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(Stephens, 1916)

Species Overview

Clathria (Clathria) acanthotoxa (Stephens, 1916) is one of the many thin Microcionidae, which can only be identified by microscopic examination. Its distinctive characters are the combination of long, robust megascleres and spined toxas. It is a boreal deep-water species, recorded only a few times.

Taxonomic Description

Colour: Not recorded (presumably red or orange).
Shape, size, surface and consistency: A thin, small encrustation, about 5 mm2, on a piece of dead coral. The surface is hispid.
Spicules: Megascleres: Ectosomal subtylostyles, with microspined heads: 500-750 x 8 µm; choanosomal styles, curved, with a rather short point, head covered with short, stout, blunt spines, shaft smooth: 500-900 x up to 25 µm (smaller styles also occur); echinating acanthostyles, covered entirely in sharp recurved spines: 60-300 µm. Microscleres: Palmate isochelae, with relatively short alae: 19 µm; toxas, well-rounded, quite variable in length, with spined tips: from tiny up to 350 x 3 µm.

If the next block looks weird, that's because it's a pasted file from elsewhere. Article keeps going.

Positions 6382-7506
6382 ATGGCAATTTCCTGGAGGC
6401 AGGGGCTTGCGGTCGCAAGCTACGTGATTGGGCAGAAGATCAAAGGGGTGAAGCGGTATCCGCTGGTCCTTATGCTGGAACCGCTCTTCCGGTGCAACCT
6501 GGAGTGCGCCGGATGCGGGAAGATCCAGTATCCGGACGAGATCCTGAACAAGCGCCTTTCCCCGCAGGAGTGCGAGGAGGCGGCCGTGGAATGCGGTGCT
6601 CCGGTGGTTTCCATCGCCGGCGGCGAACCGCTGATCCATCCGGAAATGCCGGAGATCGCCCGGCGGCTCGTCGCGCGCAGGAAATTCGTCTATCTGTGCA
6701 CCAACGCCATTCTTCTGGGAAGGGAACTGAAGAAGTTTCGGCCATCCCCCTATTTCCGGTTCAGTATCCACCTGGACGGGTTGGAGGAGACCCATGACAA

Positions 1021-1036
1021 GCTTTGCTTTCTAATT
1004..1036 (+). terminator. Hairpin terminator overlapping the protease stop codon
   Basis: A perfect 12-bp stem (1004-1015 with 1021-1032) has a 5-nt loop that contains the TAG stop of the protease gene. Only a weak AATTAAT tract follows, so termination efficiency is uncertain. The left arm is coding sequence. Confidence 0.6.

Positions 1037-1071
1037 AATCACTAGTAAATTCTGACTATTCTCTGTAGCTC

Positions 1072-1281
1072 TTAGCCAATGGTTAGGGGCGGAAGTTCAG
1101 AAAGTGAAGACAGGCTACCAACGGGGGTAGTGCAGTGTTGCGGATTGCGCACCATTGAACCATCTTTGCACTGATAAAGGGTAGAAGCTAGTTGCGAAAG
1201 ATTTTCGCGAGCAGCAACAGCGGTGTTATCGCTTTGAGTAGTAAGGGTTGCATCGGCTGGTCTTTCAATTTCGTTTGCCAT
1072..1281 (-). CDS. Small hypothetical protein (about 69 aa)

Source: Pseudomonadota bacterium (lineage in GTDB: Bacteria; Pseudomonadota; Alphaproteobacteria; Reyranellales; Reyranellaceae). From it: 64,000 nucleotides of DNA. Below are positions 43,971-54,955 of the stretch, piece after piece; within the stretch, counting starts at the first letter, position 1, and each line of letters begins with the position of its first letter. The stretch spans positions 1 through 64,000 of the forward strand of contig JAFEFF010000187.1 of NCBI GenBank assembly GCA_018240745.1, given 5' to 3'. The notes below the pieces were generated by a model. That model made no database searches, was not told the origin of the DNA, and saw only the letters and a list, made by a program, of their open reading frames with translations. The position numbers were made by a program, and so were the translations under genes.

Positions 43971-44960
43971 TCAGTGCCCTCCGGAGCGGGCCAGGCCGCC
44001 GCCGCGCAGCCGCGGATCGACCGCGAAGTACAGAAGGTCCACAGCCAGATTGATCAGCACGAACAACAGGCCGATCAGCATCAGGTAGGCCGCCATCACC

Skeleton: Leptoclathriid or hymedesmoid, i.e. the (acantho-)styles are erect on the substrate. Ectosomal subtylostyles lie in oblique bundles.
Ecology: Deep-water, 83-900 m, on dead corals.
Distribution: W-coast of Ireland, Isle of Man, Skagerak, Iceland.
Type specimen information: The type is in the National Museum of Ireland, Dublin; BMNH 1953.11.11.120 (slide).


The distinctive characters of this deep-water species are the combination of robust spined toxas and long and robust megascleres.
Sources: Stephens, 1916, 1920 (1921); Lévi, 1960.

Clathria acanthotoxa